GhostwriterYou may read our work, but you’ll never know it was us. The ghost writer is there to attach the words to someone else’s stories. The sports star who spins a good yarn, but can’t write a grammatical sentence to save his life. The politician who’s too busy to spend six or eight hours a day writing down her life. The CEO who spends 14 hours a day running a global company, but doesn’t have time to send emails, let alone write a 200 page book.

So the ghostwriters do it. We don’t talk about it, we don’t get credit, we don’t get mentioned at awards time. Sure, we might get a small mention in the foreword, but it’s pretty rare for people to know who the ghost is. Some won’t even admit it, like whoever wrote Snooki Polizzi’s books.

2. Ghost writers should charge a fair price.

The price you charge needs to be fair to other writers as well as your clients. If you undercut your prices, and do the work for 20% less than your competition charges, you’re not only hurting yourself by leaving money on the table, you’re hurting the entire industry.

And what if the tables are turned. Some hack charges 20% less than the going rate, and your new client now expects the same price? Not only do you have to match it, but you may even have to beat it. Imagine going from $75 for an article to $60 to $50, all because you were too timid and your self-esteem wouldn’t let you charge enough to actually make it worth your while.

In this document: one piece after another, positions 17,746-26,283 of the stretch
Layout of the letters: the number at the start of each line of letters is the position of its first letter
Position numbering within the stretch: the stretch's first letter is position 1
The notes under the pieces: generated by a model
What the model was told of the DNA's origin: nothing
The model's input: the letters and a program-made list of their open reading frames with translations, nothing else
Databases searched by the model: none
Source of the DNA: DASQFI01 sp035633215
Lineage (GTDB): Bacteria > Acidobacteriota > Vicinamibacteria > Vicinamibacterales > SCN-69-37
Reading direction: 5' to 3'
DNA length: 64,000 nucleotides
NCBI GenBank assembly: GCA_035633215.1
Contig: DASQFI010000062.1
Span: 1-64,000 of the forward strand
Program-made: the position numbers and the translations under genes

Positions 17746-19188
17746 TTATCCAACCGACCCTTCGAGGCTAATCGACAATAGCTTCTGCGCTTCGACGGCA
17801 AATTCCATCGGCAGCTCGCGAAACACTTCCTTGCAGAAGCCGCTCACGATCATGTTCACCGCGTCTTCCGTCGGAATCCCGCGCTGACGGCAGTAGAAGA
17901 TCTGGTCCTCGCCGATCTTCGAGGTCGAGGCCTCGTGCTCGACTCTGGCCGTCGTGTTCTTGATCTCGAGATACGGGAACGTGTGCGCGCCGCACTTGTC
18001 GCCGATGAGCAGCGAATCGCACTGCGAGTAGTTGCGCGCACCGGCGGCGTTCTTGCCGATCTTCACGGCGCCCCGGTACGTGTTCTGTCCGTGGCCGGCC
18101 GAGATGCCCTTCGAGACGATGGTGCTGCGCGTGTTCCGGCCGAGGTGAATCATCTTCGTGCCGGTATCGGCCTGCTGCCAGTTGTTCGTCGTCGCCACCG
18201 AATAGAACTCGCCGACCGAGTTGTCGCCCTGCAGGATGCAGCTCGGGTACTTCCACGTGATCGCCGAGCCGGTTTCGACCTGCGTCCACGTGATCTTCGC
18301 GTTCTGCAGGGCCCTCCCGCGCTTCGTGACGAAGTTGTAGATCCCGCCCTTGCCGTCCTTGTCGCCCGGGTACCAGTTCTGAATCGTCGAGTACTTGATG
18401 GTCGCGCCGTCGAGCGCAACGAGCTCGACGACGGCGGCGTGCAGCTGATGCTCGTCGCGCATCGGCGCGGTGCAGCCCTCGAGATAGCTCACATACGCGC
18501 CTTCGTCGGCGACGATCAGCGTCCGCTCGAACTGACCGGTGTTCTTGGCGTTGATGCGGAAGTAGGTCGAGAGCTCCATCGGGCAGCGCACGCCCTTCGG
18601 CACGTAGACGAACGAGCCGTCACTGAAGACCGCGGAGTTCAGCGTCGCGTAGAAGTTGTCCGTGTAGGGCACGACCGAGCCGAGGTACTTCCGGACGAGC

3. We’ll never reveal our clients without their permission.

Clients hire us because we agree to be heard, but never seen. They are paying, not only for our writing talent, but for the expectation of silence. That means we have a standing order to never tell anyone who we work for, because it means exposing a secret the client didn’t want to share.

If you want to be able to tell people who you work for, you need permission from your client to share that information. Otherwise, just don’t tell anyone.